WASHINGTON -- The Obama administration on Tuesday rolled out a plan to fight Alzheimer's, setting a 2025 deadline to find ways to effectively prevent and treat the degenerative disease.
The initiatives set out by the Department of Health and Human Services include the funding of clinical trials, a new public education campaign and the development of up-to-date training for doctors and other providers about how to care for Alzheimer's patients and their families.
President Barack Obama's budget for the 2013 fiscal year also proposes to pump an additional $100 million into efforts to combat Alzheimer's disease, with most of those funds set aside for research.
"These actions are the cornerstones of an historic effort to fight Alzheimer's disease," Health and Human Services Secretary Kathleen Sebelius said in a statement.
"This is a national plan -- not a federal one, because reducing the burden of Alzheimer's will require the active engagement of both the public and private sectors," she added.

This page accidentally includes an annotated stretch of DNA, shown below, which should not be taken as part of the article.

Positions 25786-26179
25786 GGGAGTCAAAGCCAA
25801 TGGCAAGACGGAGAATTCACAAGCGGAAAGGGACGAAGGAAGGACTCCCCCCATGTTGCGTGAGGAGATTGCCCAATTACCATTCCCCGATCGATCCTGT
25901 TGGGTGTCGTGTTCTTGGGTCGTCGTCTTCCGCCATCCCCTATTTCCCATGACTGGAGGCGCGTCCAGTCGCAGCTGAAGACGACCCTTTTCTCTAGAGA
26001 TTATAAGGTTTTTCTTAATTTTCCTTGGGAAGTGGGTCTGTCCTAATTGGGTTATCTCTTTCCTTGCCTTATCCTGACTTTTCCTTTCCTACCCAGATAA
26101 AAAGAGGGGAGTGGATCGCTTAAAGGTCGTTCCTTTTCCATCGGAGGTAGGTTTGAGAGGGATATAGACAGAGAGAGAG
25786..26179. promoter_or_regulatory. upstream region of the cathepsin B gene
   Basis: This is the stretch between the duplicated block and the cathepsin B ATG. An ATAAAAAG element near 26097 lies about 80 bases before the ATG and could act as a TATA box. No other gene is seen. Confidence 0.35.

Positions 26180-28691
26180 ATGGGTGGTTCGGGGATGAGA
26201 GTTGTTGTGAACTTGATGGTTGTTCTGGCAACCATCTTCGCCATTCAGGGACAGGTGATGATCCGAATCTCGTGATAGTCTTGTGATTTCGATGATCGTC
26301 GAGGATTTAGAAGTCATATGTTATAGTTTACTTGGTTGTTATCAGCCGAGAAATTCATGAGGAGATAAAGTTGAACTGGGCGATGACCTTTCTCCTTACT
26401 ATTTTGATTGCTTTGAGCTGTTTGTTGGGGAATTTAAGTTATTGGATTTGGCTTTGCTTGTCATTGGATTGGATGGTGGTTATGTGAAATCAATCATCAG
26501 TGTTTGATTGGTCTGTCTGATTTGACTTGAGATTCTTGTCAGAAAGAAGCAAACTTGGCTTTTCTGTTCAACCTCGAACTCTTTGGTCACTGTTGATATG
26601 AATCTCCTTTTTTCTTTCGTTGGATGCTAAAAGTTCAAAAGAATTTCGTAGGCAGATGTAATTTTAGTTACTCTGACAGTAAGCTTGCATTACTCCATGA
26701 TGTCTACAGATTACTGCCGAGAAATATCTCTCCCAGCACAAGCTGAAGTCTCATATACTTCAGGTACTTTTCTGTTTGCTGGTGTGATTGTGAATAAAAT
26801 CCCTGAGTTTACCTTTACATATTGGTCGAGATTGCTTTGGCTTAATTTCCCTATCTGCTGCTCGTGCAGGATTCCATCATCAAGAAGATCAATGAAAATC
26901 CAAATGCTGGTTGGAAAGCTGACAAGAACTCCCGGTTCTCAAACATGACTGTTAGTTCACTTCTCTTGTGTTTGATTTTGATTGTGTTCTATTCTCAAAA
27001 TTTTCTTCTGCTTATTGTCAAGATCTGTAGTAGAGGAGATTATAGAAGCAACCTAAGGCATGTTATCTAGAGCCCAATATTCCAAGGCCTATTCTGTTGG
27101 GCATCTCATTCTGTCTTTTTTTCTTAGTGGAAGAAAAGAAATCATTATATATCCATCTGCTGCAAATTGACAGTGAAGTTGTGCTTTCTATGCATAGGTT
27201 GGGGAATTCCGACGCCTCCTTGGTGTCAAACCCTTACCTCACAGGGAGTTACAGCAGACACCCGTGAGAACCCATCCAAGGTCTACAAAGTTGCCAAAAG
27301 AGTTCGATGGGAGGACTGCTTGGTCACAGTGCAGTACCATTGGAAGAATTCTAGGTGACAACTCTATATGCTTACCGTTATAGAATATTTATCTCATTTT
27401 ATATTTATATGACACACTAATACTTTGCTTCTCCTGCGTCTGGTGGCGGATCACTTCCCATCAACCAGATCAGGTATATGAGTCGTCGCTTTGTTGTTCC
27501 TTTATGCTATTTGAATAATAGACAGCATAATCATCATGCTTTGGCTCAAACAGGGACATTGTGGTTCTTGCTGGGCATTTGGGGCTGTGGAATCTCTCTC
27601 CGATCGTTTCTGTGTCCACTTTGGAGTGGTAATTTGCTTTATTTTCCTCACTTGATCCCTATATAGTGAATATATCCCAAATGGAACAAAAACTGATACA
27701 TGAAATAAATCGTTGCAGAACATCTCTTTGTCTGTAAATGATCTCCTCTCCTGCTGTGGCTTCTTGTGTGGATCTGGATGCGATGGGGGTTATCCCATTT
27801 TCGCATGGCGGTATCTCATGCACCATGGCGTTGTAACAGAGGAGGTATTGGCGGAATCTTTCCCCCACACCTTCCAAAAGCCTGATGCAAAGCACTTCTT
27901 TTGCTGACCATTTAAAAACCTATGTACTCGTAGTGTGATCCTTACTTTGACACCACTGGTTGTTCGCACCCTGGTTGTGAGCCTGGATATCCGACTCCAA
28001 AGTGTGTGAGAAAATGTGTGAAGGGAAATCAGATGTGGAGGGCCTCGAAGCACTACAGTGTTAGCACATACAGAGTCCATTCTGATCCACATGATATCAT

The plan will support an international prevention trial for people at the highest risk for Alzheimer's and another study to test an insulin nasal spray as a treatment for the disease.
A new website -- www.alzheimers.gov -- was also unveiled Tuesday as part of the National Alzheimer's Plan.
Billed as a site "For the people helping people with Alzheimer's," it offers information about dementia, its treatment options and how to pay for Alzheimer's-related care. The larger awareness campaign includes a TV ad directing caregivers to the website.
"This is a strong plan that promises important progress when implemented," said Harry Johns, President and CEO of the Alzheimer's Association.